You Deserve More than Love


I saw one of those inspirational photo things on Facebook this week that purported to say a lot about what loves is. Or rather, it said a lot about what love is not.

Love is not, according to the wisdom of inspirational infographs, ignoring someone. Neither is it raising your voice or lying or cheating or neglecting or forgetting to put the toilet seat down.

OK, fine. That toilet seat one might have been a stretch.

But this is not a stretch:

I have done some horrific things to people I love fiercely.

So, too, have I been deeply hurt by people who I know beyond a shadow of a doubt love me.

The way I am treated is not a measure of how lovable I am or how much I am loved. It is entirely possible to love someone and not have the tools to show that love effectively.

I bring this up because my husband and I wasted years of our marriage debating whether or not we loved each other. It kills me to see other people run in this same fruitless circle, fueled by these same misguided lies.

“If you loved me you would listen.”

“If you loved me you would remember the things that are important to me.”

“If you loved me you would be happy.”

The reality is that our love for each other was never in question, but it was how we loved and — more accurately — how we lived and communicated with each other that needed to change. It wasn’t feelings or emotions or even intentions that were lacking, but the tools to choose better behaviors. This argument over love only served to distract us from the real steps we could take towards being happier together.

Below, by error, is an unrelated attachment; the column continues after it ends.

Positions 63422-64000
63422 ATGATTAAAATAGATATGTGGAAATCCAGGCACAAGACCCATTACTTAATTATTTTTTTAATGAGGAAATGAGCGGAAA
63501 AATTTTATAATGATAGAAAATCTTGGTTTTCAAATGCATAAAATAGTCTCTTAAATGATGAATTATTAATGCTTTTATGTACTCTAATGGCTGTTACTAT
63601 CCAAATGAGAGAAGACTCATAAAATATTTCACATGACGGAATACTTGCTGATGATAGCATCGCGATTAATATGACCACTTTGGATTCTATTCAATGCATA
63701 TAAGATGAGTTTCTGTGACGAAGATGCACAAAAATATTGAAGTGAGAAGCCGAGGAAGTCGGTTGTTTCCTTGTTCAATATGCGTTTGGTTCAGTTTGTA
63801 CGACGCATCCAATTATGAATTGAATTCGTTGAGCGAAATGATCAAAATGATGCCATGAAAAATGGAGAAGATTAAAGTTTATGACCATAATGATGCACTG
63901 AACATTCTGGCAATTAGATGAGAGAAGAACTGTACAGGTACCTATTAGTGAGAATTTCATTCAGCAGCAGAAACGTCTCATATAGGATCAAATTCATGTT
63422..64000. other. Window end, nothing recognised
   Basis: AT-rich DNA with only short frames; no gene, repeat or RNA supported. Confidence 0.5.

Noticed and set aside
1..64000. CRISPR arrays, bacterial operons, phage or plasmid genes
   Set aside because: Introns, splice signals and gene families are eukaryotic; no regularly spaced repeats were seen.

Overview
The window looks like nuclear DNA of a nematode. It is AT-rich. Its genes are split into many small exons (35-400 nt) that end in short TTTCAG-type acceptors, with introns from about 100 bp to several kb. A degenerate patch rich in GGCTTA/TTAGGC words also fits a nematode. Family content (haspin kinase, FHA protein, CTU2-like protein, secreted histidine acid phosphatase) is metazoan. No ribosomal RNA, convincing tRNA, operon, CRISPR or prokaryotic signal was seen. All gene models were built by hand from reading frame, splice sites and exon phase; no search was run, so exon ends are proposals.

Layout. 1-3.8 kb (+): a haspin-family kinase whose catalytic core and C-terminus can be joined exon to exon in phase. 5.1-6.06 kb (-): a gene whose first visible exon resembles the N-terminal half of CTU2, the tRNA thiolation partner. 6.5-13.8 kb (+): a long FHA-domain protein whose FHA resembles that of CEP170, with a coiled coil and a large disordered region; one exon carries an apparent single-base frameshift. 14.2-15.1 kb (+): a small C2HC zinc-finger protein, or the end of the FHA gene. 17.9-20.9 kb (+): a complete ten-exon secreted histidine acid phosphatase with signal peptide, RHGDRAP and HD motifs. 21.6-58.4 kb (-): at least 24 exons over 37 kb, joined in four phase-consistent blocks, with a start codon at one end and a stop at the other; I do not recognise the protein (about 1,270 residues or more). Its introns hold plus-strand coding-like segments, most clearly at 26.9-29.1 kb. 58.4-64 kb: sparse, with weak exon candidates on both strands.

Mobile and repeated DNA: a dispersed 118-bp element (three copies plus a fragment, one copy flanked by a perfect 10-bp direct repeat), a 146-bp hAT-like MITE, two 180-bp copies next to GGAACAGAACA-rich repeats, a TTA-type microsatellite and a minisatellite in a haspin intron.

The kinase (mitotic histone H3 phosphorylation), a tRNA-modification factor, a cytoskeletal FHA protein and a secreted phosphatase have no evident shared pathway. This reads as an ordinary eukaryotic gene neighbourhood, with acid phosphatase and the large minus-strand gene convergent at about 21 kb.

In truth, I’ve found that declarations of love are rather easy to come by.

We are, all of us, loved.

It’s just that John Lennon had it wrong. We do need more than love.

It’s listening that takes work and can make or break a connection. It’s the ability to take responsibility for ourselves and relinquish the illusion of control over others that makes a relationship thrive.

Stop asking if you are loved and start asking to be heard. Refuse to debate the presence of love and demand a discussion about actions and choices. Do not let it be only love –or the fear of losing it– that binds you to another.

You are, ultimately, worth more than love.

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  1. kateanon says:

    awesome post, Britt. It’s easy to blame any number of things on someone not loving you, or not loving you enough, but that just isn’t the case most of the time. I’ve had to remind myself of that. They don’t have to love me exactly in the same fashion that I love them. I love that they love me because I love them, and I shouldn’t expect them to do everything the way I would.

    • Miss Britt says:

      I think it’s OK to ask for someone to love you/treat you in the way YOU feel loved. My point is just that if they don’t, it’s not because YOU aren’t loved, it’s because THEY are choosing not to take certain actions.

      Jared and I don’t love the same way or feel love the same way, so it requires some patience and some concerted effort from both of us to give each other what the other wants.